Mental health needs attention as America’s workforce is exhibiting signs of stress and burnout. American adults are anxious due to many factors. The isolation of the Covid-19 pandemic, along with financial and economic uncertainty, has created an unprecedented mental health crisis in this country. While Americans are feeling the ill effects, younger generations – such as Millennials and Gen Z – are particularly impacted. Those groups are more likely to value mental health benefits at work compared to their older counterparts (Gen X and Baby Boomers), according to a recent survey from Securian Financial.
In the wake of the Great Resignation, employers should focus on the power of benefits to attract and retain talent. As the pandemic wanes, employees are increasingly burned out, overworked, and dissatisfied with their jobs. Stress at work is taking a toll on their mental health. Another recent survey found that employees cite their job as the primary reason for their mental health challenges. The Securian survey of 2,500 employees from across the country found that younger adults are disproportionately impacted. As a result, 75% of Gen Zs and Millennials say they have used mental health benefits provided by their employer. Surprisingly, less than half of Baby Boomers have taken advantage of the same benefits.
Financial wellness and mental health are also closely correlated, as identified within the Securian survey. Twenty-six percent of those surveyed reported their financial wellness had an extreme impact on their mental health, and 18% said mental health had an extreme impact on their financial wellness.
Employers must not only deal with the once-taboo topics of mental health in the workplace; it is now essential for employers to understand employees’ mental health needs. Employers can do a better job of boosting education and awareness around mental health benefits. This is particularly the case when it comes to helping employees understand what mental health benefits are available to workers. This can surface via Employee Assistance Programs or telehealth options, it is important that employees be made aware of how to access these benefits. According to the Securian survey, about a quarter (24%) of employees don’t know enough about the mental health benefits provided or forget they’re available.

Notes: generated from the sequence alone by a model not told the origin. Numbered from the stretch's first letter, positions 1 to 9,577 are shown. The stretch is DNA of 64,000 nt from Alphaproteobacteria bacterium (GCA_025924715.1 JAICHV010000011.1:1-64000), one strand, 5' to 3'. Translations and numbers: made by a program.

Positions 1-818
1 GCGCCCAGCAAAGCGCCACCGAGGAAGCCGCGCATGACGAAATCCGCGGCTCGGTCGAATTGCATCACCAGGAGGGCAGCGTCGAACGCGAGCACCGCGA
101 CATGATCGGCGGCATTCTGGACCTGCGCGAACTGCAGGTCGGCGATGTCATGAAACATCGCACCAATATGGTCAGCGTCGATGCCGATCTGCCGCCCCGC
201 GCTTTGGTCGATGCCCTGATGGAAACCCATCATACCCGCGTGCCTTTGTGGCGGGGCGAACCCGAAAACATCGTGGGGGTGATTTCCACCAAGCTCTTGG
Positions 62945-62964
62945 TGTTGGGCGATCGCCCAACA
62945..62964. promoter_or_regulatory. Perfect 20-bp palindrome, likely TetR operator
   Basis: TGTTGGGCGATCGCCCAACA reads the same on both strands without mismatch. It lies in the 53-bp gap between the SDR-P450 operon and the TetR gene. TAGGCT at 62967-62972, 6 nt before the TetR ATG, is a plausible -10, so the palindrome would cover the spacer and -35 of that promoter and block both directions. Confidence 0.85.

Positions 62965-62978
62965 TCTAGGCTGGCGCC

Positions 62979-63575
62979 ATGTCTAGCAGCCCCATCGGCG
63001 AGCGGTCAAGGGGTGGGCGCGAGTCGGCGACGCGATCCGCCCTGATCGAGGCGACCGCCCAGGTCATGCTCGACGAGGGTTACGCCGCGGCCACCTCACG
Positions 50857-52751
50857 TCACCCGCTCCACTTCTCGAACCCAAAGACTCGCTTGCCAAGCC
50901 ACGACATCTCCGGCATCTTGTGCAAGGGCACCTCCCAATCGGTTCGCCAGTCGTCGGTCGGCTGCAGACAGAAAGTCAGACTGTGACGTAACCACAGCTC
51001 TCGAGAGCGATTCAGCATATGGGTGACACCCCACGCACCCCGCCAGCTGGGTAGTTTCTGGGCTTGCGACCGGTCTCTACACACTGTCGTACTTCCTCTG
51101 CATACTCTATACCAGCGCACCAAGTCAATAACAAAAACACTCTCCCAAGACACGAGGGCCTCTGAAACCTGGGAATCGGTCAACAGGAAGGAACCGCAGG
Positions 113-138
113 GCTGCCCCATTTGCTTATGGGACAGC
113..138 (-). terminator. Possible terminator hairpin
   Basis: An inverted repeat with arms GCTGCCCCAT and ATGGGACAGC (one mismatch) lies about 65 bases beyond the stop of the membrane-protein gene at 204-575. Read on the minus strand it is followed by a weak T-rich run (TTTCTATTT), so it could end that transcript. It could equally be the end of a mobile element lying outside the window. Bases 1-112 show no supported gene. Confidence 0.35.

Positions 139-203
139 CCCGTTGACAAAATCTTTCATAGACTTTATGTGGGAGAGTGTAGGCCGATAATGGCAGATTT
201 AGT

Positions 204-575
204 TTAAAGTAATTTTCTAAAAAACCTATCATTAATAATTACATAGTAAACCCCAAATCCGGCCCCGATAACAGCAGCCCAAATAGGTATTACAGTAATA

The majority of employees report receiving information from HR emails, their company intranet or benefits website, or emails from the benefits provider. However, just 39% of employees say HR emails are effective forms of communication, 42% say the company intranet or benefits website is effective, and 39% report emails from the benefits provider are effective, according to Securian. Finally, employees reported that additional benefits, such as paid time off (80%), flexible work arrangements (i.e., working from home vs. the office (42%) and being able to set their own hours (33%)), and gym memberships or discounts (38%) could help contribute to their overall mental wellness if their employer offered it. Along with mental health benefits, offering supportive benefits like these can help employers recruit and retain talent while creating a more loyal, resilient workforce.